04 Jun CONTRAST TRAINING
This week at #CityStrongman we’ve looked at contrast training. What is it and why should you care?
Well firstly you shouldn’t care. It’s Friday. You should be thinking about the beer garden. But we think it’s important you understand why we’re telling you to do things and that unlike many bootcamps we’re not just winging it with random exercises. Ben and Dave are currently putting together fully periodised month long programmes for all the city strongman workouts so you can guarantee you’ll see progression across the board whatever your level.
Contrast training consist of a heavy resistance exercise (e.g. tyre flip) paired with an unweighted explosive exercise (plyo bound onto tyre). The two exercises share a common movement pattern
Performing near-maximal muscular contraction (make it really heavy) before an explosive movement causes post-activation potentiation (PAP), which makes the explosive movement more powerful.
The concept isn’t new — researchers have been studying it since the 60s and coaches have been using it with athletes ever since but you won’t see it in your average bootcamp.
So why should you care? It’s all very sexy but if it doesn’t make your muscles bigger, faster, and stronger, and burn body fat it’s pointless.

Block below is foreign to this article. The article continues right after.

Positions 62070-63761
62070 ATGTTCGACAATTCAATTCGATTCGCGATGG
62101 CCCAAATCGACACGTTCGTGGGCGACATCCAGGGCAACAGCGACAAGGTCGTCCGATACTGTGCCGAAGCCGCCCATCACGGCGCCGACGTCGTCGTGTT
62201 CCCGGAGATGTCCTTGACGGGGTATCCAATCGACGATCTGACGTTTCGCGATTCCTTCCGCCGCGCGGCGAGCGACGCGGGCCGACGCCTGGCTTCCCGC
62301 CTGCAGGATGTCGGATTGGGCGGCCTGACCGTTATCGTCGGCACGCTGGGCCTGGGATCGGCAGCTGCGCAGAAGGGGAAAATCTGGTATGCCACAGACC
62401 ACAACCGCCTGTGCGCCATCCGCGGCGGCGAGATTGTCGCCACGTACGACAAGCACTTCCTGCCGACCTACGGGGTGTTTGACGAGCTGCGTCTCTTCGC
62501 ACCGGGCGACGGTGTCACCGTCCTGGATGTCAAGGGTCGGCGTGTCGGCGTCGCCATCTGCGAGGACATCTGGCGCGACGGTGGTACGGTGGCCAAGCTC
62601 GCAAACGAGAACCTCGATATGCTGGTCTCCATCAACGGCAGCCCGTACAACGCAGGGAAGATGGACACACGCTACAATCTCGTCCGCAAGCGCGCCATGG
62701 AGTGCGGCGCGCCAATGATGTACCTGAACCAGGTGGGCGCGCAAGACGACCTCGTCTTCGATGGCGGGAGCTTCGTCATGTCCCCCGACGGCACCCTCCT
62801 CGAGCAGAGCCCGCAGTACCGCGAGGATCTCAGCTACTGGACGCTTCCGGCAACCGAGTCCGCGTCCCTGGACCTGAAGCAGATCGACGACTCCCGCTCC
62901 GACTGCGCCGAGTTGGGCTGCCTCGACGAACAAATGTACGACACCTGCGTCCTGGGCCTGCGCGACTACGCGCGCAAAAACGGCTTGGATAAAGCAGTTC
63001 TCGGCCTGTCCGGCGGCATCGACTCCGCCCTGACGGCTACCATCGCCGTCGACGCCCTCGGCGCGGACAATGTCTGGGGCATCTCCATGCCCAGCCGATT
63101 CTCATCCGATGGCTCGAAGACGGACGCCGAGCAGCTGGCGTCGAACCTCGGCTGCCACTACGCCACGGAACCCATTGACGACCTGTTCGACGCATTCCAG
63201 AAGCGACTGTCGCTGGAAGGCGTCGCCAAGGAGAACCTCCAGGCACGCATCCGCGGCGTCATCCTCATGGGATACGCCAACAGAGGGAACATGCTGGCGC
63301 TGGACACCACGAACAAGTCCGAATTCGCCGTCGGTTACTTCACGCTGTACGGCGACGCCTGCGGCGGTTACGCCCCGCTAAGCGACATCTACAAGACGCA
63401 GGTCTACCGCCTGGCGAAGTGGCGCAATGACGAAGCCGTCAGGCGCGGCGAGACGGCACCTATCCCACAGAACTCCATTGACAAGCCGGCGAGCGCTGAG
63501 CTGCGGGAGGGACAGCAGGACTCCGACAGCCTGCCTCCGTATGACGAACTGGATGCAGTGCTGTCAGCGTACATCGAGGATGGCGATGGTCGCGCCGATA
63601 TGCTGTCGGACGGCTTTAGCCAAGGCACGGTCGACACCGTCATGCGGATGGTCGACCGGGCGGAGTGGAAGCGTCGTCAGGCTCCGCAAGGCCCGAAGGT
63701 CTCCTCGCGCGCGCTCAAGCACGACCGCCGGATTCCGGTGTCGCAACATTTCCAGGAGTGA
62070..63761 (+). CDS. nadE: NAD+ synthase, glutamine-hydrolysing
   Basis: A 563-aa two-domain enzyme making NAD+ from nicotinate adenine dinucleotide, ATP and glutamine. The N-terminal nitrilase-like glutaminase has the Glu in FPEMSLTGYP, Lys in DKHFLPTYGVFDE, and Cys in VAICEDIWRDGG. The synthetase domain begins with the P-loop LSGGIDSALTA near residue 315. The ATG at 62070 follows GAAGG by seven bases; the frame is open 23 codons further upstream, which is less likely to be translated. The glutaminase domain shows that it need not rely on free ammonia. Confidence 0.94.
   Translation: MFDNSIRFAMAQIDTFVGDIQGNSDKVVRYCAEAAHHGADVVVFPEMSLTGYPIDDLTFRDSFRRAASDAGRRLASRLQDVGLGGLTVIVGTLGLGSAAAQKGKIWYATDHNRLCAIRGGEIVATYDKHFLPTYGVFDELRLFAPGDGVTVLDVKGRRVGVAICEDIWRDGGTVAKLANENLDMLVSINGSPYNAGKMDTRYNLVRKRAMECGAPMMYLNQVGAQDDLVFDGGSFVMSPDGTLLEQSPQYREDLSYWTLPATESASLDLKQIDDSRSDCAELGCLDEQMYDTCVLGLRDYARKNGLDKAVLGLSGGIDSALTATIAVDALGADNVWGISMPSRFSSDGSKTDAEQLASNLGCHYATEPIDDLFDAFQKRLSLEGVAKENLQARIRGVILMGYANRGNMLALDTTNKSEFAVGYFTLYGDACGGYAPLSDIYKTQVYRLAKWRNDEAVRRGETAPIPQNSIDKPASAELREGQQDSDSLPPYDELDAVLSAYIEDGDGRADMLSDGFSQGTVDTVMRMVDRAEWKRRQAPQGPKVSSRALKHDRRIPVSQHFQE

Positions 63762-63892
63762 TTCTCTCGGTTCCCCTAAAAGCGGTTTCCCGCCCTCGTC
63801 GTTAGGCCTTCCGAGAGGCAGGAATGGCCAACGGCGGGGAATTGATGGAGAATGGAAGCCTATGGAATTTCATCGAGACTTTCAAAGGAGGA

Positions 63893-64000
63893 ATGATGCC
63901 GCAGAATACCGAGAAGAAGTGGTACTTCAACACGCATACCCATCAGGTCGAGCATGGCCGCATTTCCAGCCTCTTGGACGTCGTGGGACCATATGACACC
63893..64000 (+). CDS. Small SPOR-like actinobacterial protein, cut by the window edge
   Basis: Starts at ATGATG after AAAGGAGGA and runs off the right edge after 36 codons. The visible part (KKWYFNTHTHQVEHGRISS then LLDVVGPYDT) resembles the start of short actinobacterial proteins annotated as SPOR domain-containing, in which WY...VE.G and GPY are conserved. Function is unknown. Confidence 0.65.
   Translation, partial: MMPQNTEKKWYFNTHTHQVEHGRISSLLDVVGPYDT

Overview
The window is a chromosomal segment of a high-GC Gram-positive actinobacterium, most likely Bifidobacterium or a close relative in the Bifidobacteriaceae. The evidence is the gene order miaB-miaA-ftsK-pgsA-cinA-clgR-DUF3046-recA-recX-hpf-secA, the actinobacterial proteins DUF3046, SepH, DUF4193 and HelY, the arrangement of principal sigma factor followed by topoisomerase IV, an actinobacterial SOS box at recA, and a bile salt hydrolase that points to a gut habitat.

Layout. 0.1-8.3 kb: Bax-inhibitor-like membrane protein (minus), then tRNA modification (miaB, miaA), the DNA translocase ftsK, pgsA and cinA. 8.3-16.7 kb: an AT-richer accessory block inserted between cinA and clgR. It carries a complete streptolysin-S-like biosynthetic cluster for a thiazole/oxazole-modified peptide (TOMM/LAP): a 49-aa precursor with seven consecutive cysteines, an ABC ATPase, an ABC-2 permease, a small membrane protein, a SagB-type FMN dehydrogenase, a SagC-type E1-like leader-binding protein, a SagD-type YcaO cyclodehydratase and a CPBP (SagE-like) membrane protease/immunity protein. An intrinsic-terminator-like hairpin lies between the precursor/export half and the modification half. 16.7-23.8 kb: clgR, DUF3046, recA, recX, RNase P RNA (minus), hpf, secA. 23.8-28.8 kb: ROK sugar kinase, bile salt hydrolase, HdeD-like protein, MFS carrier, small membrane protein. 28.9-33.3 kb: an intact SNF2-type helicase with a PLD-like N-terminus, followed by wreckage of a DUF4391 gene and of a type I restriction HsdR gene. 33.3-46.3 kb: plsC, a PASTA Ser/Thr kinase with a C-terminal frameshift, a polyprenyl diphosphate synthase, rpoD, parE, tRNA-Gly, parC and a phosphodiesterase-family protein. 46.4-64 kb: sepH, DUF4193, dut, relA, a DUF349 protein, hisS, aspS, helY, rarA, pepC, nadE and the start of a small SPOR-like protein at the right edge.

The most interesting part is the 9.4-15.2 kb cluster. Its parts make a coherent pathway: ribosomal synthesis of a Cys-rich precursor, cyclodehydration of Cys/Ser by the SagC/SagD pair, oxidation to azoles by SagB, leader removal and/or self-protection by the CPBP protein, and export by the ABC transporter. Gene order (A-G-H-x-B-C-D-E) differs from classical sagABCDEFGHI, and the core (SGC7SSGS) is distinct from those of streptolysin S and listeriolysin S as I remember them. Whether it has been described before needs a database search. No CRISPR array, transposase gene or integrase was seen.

You’re recruiting more motor units than you ordinarily would for the power exercise. We also tweaked this in our sessions by adding more reps than you usually would for the power exercise. This slightly dilutes the ‘contrast’ component but it adds more volume. Since we don’t have too many Olympic athletes doing our classes…yet…this means you still develop explosive power but you also build muscle. Win frickin’ win.
Contrast training helps us increase the total amount of work we do by recruiting more motor units for high-speed body-weight exercises. That has a greater metabolic effect than you would get from straight sets of these exercises without PAP. If you avoid post workout pie consumption you’ll shred weight quicker than Ben sheds his top in holiday pictures.